- Humour: Humour gets us faster from the closed mode to the open mode. Don’t mix „seriousness“ with „solemnity“.
The Specialist Group on Artificial Intelligence (SGAI) of the BCS, The Chartered Institute for IT, is one of the leading AI societies in Europe. SGAI is very active in promoting the topic of artificial intelligence by organising various events such as the annual international AI conference series in Cambridge. I am happy to be now a (co-opted) member of the SGAI committee. This gives me the opportunity to raise the profile of the School of Computing and Technology at the University of West London and insights in upcoming activities such as the following at the BCS London Office (near Covent Garden):
- Real AI Day: An event designed to showcase practical applications of artificial intelligence. Friday, 5 October 2012, 9am to 5pm
- BCS Machine Intelligence Competition
Friday, 5 October 2012, 6pm to 8pm
- One-day conference on Knowledge Discovery in Databases (UK KDD). Friday, 19 October 2012, 9am to 5pm.
UK KDD will be co-organised by Miltos Petridis, Dan Neagu, Max Bremer, and myself. Check out the website for more details.
The University of West London (formerly Thames Valley University) offered me the position of Professor in Computing at their School of Computing and Technology, starting on 1 September 2011. Of course, I accepted 🙂
Going to London is a dream come true for my wife and me, and it’s absolutely fabulous that it is in sync with the publication of our first novel Lux Domini.
The stats helper monkeys at WordPress.com mulled over how this blog did in 2010, and here’s a high level summary of its overall blog health:
The Blog-Health-o-Meter™ reads This blog is doing awesome!.
A Boeing 747-400 passenger jet can hold 416 passengers. This blog was viewed about 1,800 times in 2010. That’s about 4 full 747s.
In 2010, there were 15 new posts, growing the total archive of this blog to 131 posts. There were 4 pictures uploaded, taking up a total of 523kb.
The busiest day of the year was October 1st with 56 views. The most popular post that day was About TRB.
Where did they come from?
The top referring sites in 2010 were thomas.roth-berghofer.de, facebook.com, twitter.com, Private networks, and Google Reader.
Some visitors came searching, mostly for beautiful diagrams, future desktop, mycbr, dialog explanation, and 3d desktop.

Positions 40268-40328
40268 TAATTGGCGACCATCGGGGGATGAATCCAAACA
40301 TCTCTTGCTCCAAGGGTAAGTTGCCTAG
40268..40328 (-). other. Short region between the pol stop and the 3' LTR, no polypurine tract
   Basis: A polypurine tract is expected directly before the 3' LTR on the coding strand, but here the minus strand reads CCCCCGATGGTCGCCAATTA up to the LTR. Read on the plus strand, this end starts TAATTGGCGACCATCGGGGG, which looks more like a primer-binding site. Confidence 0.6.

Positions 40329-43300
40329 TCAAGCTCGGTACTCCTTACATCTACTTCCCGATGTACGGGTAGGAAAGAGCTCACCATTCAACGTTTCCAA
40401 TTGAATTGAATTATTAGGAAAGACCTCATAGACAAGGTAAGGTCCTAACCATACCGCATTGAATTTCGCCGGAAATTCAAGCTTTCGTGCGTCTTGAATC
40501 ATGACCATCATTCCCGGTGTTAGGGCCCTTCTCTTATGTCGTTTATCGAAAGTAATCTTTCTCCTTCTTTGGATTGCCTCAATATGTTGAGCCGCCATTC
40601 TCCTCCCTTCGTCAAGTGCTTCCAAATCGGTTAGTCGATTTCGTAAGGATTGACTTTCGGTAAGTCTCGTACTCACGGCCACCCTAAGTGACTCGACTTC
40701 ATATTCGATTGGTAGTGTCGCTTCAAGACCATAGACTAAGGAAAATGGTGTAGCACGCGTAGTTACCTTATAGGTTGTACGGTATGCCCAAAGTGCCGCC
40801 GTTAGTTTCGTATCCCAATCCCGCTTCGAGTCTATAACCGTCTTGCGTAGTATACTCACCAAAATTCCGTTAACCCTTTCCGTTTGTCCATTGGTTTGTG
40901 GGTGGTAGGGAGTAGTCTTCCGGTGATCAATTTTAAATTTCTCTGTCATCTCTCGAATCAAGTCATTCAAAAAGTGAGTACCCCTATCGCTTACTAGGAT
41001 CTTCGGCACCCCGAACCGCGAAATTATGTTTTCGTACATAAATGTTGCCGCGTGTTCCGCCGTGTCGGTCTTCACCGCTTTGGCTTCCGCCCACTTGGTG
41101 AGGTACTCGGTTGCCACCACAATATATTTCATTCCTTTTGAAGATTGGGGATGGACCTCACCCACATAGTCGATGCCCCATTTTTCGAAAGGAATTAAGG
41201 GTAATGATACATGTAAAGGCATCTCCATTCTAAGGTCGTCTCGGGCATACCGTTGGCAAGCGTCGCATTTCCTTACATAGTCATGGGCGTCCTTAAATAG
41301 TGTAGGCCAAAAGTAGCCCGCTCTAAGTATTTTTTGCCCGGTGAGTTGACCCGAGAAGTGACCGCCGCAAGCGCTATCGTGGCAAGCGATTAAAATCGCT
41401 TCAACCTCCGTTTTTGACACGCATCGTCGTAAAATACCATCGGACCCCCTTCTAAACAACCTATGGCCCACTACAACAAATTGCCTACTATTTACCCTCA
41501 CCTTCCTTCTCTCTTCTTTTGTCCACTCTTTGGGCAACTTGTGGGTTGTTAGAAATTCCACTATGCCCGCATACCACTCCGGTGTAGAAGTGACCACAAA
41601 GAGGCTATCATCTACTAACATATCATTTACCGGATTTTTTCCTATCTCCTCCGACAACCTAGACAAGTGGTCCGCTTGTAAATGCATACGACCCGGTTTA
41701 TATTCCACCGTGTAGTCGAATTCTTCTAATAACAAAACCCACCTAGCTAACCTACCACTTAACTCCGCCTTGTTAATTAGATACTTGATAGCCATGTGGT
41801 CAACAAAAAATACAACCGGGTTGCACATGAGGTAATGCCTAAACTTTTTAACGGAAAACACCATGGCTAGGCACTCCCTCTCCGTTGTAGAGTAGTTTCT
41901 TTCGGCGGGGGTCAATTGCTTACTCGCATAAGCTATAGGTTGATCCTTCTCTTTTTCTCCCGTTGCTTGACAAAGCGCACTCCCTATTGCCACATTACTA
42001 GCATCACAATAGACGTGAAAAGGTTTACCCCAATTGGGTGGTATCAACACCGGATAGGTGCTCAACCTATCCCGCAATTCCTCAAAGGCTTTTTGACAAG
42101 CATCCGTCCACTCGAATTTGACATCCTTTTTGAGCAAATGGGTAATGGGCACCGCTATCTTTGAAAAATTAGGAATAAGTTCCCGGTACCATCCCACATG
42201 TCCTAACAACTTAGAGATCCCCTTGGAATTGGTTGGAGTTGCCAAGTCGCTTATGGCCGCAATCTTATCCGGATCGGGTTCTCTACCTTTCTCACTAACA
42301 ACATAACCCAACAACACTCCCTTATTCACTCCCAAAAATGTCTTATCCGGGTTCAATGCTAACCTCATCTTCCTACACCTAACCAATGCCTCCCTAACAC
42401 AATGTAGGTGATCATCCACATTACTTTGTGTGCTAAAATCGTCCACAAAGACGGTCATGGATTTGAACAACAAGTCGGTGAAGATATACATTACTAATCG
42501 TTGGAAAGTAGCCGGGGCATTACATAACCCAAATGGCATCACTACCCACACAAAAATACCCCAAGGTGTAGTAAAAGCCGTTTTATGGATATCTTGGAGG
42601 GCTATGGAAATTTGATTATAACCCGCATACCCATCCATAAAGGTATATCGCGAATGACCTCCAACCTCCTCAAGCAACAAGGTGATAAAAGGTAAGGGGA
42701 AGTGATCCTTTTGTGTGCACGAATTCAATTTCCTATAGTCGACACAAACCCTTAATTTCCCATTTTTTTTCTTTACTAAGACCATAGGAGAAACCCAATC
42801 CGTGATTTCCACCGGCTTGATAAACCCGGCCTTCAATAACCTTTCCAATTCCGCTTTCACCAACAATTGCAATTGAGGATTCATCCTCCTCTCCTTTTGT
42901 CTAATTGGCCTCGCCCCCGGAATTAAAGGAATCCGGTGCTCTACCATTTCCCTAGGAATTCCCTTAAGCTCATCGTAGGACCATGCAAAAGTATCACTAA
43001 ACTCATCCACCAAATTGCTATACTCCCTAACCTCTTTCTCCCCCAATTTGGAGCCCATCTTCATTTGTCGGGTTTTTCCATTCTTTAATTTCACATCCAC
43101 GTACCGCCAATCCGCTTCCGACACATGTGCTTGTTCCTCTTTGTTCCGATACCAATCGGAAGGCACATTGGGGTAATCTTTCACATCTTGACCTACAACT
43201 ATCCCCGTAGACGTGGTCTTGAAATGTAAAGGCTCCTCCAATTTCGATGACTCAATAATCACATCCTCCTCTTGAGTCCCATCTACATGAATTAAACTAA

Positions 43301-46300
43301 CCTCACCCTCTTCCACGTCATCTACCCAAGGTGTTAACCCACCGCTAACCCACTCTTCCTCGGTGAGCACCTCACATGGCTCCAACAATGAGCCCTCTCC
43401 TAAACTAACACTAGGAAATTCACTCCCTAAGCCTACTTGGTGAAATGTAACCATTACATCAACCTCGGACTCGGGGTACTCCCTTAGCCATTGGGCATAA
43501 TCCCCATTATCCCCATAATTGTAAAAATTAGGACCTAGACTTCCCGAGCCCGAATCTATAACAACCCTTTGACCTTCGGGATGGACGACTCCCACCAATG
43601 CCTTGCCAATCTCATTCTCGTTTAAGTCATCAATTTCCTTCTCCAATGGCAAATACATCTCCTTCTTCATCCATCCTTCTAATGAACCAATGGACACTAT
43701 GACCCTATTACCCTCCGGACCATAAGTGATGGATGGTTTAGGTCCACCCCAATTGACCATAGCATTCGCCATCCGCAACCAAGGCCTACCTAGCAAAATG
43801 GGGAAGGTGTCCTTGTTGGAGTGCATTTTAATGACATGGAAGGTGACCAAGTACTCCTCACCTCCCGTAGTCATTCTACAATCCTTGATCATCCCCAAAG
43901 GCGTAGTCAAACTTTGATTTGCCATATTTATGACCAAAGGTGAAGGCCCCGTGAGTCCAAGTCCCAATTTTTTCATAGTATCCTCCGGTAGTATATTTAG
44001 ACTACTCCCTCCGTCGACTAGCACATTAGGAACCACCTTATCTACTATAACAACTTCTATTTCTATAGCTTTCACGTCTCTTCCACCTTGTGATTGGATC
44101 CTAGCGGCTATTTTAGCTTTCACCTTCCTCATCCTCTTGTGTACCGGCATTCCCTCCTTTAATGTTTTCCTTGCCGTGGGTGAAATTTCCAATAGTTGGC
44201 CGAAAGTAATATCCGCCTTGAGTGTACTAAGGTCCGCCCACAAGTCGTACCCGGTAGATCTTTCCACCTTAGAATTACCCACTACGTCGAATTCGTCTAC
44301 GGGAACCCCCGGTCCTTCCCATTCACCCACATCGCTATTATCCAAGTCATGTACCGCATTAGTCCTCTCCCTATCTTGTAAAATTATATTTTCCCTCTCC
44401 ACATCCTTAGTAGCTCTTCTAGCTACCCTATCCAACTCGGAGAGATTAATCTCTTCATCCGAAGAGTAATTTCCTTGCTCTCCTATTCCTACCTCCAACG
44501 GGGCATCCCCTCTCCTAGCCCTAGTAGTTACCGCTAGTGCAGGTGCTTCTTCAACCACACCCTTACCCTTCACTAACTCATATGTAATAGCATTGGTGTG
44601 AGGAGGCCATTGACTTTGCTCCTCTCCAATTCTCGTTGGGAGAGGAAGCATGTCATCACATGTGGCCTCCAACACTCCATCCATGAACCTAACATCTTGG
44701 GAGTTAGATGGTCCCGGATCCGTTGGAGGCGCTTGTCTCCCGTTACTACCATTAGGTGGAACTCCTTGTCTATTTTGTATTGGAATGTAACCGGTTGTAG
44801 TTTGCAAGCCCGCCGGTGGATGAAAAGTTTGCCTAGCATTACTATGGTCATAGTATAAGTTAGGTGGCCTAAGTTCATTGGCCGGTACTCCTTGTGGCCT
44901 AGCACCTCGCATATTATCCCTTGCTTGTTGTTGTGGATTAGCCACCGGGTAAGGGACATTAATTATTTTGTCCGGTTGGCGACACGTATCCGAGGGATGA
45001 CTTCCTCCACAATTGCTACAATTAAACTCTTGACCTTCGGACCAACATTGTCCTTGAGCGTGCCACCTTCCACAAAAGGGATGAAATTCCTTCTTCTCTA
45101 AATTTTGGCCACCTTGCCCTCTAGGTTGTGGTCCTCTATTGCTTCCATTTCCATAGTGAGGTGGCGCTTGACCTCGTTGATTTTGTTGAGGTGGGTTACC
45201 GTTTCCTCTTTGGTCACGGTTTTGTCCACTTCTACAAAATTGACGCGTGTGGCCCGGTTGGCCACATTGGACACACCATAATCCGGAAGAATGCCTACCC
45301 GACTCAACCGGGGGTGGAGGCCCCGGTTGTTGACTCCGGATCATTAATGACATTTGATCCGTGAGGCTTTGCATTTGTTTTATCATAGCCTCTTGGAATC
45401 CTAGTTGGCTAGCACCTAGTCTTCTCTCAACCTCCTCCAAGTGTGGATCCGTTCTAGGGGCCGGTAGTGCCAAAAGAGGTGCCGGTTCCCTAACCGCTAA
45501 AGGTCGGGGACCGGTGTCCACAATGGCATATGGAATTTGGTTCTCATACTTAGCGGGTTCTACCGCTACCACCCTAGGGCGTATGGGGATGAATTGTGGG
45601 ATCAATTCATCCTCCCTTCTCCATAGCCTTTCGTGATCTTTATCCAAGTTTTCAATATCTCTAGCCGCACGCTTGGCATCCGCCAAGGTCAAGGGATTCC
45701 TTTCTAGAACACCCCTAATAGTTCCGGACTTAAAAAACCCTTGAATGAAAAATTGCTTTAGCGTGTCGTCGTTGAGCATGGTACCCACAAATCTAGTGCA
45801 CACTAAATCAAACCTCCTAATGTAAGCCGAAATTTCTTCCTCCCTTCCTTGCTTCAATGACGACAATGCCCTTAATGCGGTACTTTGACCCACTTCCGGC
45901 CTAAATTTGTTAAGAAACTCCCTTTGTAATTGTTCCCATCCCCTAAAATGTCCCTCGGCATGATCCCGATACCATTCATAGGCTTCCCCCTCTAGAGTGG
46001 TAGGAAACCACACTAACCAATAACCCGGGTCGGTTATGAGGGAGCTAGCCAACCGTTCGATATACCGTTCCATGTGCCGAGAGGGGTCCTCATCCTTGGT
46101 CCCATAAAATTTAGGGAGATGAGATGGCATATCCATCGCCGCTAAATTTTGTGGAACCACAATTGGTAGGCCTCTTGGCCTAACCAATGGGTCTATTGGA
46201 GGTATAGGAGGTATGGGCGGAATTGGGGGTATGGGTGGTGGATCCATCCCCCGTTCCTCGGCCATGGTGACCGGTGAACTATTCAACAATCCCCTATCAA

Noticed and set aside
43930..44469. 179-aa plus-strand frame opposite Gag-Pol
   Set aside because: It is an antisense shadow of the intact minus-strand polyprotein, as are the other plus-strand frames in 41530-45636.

Attractions in 2010
These are the posts and pages that got the most views in 2010.
About TRB July 2006
Beautiful diagrams with OmniGraffle August 2006
Future desktop user interface July 2006
Report: 18th International Conference on Case-Based Reasoning July 2010
Explanation, Dialog, and Communication: Supporting the Use of Complex Information Systems December 2006
Veröffentlicht unter Miscellaneous
It is official. I am now visiting professor at the Institute of Computer Science at the University of Hildesheim, where I follow Klaus-Dieter Althoff who continues to work there as professor of artificial intelligence. As head of the newly founded research group Explanation-aware Computing Systems I will continue my research work on explanation. This winter term I will give the following courses (in German):
- Database systems (3 h, lecture with exercises and practical course)
- Explanation-aware computing systems (3 h, lecture)
- Reading, writing, presenting (seminar)
- Explanations in knowledge-based systems (seminar)
For the time being I stay involved in the software cluster project „EMERGENT – Grundlagen emergenter Software“ where I co-lead the task on explanation-capabilities for production processes and supervise the phd work of Björn Forcher. I also continue to work on the design of the open-source case-based reasoning tool myCBR, which is now further developed at the newly founded DFKI Competence Center Case-Based Reasoning headed by Klaus-Dieter Althoff.